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Range hood fan poorly removes smoke, odor and grease /
water vapor from your kitchen.
/ Materials (See Below
Screwdriver (or other fastening device as determined by the
manufacturer's use of fasteners)
Plumber's snake (or a long stick to which you'll attach a the
dampened cloth/rag in order to reach hard areas of range hood
Bucket of warm water and general soap/detergent therein
range hood fan motor replacement
Range hood fans and bathroom exhaust fans alike,
essentially, are each just a motor attached with blades or
propellers. If your range hood fan poorly removes smoke, odor
and grease / water vapor from your kitchen, either of two causes are
the following: 1) Your range hood fan ducting is cluttered / clogged
with accumulated debris; or 2) Your range hood fan motor is failing
in operation (and must be replaced).
Caution: When dealing with any device that
requires electrical power, make sure you take precautions before
you work on it, including disconnecting the power.
If your range hood fan poorly removes smoke, odor
and grease / water vapor from your kitchen, do the following:
fasteners (e.g., screws) from the cover of the range hood fan
and take off the cover to gain access to the interior thereof,
using either a screwdriver or other fastener device that is more
As a precaution,
use a voltage meter to make sure that the wires connected to the
fan are not live (have no power running through them).
(You should have disconnected the power to the fan from the
circuit breaker long ago, if you haven't done so already.)
Remove the grease
filter and submerge it into a bucket of warm water and general
soap / detergent; scrub and wipe off all particles/debris (such
as grease) foreign to the original composition of the filter.
Having a clear
view of the range hood fan, disconnect any cord from it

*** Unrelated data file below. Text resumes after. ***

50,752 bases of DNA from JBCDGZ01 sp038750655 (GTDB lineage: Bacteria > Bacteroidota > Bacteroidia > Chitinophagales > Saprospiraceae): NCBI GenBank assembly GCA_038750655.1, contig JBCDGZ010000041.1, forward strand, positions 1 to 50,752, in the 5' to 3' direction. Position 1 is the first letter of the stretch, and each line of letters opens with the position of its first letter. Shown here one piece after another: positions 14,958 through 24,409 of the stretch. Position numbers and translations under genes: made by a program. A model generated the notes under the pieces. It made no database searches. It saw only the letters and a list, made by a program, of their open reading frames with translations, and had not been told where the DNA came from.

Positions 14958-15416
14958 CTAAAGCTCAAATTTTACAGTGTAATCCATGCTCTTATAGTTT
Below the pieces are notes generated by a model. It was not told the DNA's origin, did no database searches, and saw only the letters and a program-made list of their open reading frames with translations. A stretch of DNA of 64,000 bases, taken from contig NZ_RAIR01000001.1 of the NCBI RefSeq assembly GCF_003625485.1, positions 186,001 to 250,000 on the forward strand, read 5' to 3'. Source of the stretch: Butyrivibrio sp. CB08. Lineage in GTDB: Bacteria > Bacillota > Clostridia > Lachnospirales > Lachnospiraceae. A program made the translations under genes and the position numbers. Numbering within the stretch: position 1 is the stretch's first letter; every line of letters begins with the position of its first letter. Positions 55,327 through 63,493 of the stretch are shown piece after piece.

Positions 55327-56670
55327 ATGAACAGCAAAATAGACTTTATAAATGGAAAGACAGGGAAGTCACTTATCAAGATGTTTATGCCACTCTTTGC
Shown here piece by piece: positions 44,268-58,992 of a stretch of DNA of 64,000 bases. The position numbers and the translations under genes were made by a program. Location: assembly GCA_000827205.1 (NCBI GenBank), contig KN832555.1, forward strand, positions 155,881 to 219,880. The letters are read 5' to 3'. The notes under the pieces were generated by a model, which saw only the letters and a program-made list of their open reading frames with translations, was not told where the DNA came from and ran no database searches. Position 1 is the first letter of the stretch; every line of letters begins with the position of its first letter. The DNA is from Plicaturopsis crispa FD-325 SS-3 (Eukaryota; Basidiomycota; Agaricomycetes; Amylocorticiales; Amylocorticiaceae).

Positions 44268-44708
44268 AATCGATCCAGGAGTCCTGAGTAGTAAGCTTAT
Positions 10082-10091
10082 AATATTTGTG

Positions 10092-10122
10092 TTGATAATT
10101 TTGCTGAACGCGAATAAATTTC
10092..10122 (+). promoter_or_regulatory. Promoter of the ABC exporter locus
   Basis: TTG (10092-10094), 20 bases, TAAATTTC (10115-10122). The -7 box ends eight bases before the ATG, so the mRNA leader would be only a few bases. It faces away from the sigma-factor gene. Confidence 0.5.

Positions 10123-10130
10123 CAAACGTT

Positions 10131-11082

and remove it, using a screwdriver or other fastener device that
is more appropriate. (Most fans do not require the need
for dealing with any electrical wires in order to replace a fan
motor. In fact, most fan motors simply are inserted into a
receptacle within the fan housing and removed just as easily.)
Having done so,
use the dampened cloth/rag, soaked in a general detergent/soap,
to clean the propellers / blades of the removed range hood fan
with a scrubber brush.
Then use a vacuum
and its wand extender to vacuum up all "chunks" of accumulated
debris found in the ductwork itself.
Follow this with
a wet wipe of the interior ductwork, using the dampened
cloth/rag securely attached to a long stick or otherwise tied to
the end of a hand-cranked plumber's snake to have said cloth/rag
"barrel" through the ductwork in giving it a good clean.
the grease filter and the fan motor back into place, and put the
cover of the range hood fan back into place by securing it with
the fasteners (e.g., screws) that originally were removed to
provide access for the aforesaid installation.
power, and the range hood fan should then be working normally as
it once did.
If the above does
not work, you must follow the cautionary precautions set forth
above (disconnect power to fan from the breaker and ensure no
power to fan by using a voltage meter), and once again remove
the cover of the range hood fan and the range hood fan motor
itself to take to a home improvement store or appliance parts
store (or shop online) for a fan motor replacement.
Install the new
fan motor replacement just as you saw the old one installed.
In almost all instances, this just involves the act of the
inserting the fan motor replacement into its designated
receptacle within the fan housing.
Finally, put the
cover of the range hood fan back into place by securing it
with the fasteners (e.g., screws) that originally were removed
to provide access for the aforesaid installation.
power, and the range hood fan should then be working
normally as it once did.
Handyman Zone Team
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